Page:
Ben Grosser

Ben Grosser (New Media)

        • Ben Grosser creates interactive experiences, machines, and systems that examine the cultural, social, and political implications of software. Recent exhibition venues include Arebyte Gallery in London, Museu das Comunicações in Lisbon, Museum Ludwig in Cologne, and Galerie Charlot in Paris. His works have been featured in the New Yorker, Wired, the Atlantic, the Guardian, the Washington Post, Libération, and Der Spiegel. The Chicago Tribune called him the "unrivaled king of ominous gibberish." Slate referred to his work as "creative civil disobedience in the digital age." His writing about the cultural effects of technology has been published in journals such as Computational Culture, Media-N, and Big Data and Society. Grosser is an assistant professor of new media at the School of Art + Design, and co-founder of the Critical Technology Studies Lab at the National Center for Supercomputing Applications, both at the University of Illinois at Urbana-Champaign.

        Title: Less Metrics, More Rando: (Net) Art as Software Research

        • How are numbers on Facebook changing what we "like" and who we "friend?" Why does a bit of nonsense sent via email scare both your mom and the NSA? What makes someone mad when they learn Google can't see where they stand? From net art to robotics to supercuts to e-lit, Ben Grosser will discuss several artworks that illustrate his methods for investigating the culture of software.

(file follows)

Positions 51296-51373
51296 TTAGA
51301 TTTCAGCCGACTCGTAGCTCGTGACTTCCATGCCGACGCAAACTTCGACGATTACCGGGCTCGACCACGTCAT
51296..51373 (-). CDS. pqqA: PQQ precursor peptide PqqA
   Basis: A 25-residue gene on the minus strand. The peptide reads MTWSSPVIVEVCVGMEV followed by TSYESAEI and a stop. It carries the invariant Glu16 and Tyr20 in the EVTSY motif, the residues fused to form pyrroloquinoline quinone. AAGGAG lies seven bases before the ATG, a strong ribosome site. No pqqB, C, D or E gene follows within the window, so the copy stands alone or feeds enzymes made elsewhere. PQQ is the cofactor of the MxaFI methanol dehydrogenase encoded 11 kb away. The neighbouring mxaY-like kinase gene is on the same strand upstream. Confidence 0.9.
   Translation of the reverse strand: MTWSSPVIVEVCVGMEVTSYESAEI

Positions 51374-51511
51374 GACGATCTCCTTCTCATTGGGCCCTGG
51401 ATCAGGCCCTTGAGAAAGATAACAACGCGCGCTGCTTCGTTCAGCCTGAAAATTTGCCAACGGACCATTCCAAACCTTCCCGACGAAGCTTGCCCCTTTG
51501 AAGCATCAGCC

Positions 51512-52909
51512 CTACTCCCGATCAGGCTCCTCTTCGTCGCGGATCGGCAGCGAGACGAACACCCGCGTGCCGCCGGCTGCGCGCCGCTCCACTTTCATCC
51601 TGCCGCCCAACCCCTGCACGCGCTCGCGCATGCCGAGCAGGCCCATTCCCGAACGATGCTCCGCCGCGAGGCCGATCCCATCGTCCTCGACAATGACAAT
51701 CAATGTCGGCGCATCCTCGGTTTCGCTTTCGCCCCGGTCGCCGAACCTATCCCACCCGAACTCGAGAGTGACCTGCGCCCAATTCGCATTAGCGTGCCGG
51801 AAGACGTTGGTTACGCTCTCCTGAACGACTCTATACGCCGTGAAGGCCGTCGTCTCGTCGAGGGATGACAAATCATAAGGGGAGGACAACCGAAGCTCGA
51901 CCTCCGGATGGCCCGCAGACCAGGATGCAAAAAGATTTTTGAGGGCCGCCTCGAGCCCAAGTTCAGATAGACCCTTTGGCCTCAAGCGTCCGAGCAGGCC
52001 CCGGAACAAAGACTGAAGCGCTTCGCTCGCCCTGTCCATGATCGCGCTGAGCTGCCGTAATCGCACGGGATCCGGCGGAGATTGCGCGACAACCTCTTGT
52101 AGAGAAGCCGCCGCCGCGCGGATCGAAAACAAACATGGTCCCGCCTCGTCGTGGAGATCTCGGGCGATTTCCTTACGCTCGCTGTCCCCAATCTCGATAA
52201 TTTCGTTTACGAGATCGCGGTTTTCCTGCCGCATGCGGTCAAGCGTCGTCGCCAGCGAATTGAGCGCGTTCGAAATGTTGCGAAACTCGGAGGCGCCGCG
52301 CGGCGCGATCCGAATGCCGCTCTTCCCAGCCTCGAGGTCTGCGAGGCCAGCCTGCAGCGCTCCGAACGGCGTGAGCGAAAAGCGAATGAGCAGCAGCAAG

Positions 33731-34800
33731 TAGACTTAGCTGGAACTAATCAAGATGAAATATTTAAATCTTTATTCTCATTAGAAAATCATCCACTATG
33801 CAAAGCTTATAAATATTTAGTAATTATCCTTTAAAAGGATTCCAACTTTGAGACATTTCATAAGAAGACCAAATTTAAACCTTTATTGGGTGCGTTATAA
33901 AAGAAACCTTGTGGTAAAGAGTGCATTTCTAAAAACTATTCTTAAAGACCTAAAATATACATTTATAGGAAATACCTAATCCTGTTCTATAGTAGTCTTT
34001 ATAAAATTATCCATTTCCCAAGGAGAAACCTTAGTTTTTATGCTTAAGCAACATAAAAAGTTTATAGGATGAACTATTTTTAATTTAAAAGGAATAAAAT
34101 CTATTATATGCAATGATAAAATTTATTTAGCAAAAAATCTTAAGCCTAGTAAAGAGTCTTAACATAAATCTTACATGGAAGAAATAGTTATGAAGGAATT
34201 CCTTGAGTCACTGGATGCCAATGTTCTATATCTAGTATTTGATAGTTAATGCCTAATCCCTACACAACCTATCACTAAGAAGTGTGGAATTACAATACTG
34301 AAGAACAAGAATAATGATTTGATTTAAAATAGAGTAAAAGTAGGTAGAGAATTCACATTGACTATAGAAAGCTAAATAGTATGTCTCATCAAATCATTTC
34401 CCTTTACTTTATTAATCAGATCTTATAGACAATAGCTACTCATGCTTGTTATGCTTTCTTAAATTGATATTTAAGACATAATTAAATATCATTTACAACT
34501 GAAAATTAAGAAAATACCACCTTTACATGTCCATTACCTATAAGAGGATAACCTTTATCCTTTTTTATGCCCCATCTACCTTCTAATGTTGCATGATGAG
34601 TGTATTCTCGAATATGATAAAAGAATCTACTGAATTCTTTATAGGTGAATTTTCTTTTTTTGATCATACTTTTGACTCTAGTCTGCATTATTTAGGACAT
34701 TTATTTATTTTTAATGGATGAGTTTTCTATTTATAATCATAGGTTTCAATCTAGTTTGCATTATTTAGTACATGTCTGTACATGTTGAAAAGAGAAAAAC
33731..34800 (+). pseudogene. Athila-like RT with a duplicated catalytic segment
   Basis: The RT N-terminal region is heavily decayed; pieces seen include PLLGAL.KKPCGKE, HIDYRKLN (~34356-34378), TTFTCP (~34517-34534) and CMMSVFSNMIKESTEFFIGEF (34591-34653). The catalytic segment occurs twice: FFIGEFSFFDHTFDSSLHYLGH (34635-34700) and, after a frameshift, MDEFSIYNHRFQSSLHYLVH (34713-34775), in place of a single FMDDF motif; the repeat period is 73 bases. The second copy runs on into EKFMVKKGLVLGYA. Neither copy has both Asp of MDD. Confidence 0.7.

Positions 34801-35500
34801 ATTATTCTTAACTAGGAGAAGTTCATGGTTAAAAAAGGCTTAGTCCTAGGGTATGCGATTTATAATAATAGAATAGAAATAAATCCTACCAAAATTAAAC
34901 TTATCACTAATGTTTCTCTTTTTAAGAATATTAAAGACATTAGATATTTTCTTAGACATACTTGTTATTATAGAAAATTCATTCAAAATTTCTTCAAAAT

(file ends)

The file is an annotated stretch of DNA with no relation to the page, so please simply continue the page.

Ricardo Dominguez

Ricardo Dominguez

        • Ricardo Dominguez was a founding member of Critical Art Ensemble (1986) and a co-founder of The Electronic Disturbance Theater (EDT) (1998), a group who developed virtual sit-in technologies in solidarity with the Zapatistas communities in Chiapas, Mexico, in 1998. His recent Electronic Disturbance Theater 2.0/b.a.n.g. lab project (http://tbt.tome.press/) with Brett Stalbaum, Micha Cardenas, Amy Sara Carroll, and Elle Mehrmand, the Transborder Immigrant Tool (a GPS cell phone safety net tool for crossing the Mexico/US border) was the winner of “Transnational Communities Award” (2008). The project was also under investigation by the US Congress in 2009-2010 and was reviewed by Glenn Beck in 2010 as a gesture that potentially “dissolved” the U.S. border with its poetry. Dominguez is Associate Professor and the MFA Director of Visual Arts at the University of California, San Diego; he is also a Hellman Fellow; he has received two Society for the Humanities Fellowships at Cornell University (2013/14 and 17/18) and he was recently was awarded the Rockefeller Arts & Humanities Fellowship 2018/19. He is Principal Investigator of b.a.n.g. lab at the California Information Technology 2/QI at UCSD. He also is co-founder of *particle group*, with artists Diane Ludin, Nina Waisman, and Amy Sara Carroll, whose art project about nano-toxicology entitled *Particles of Interest: Tales of the Matter Market* has been presented in various venues: http://hemisphericinstitute.org/hemi/en/particle-group-intro. ​His essays and plays can be found at: https://ucsd.academia.edu/RicardoDominguez/Papers

        Title: #FearlessGestures: In the Ruins Yet To Come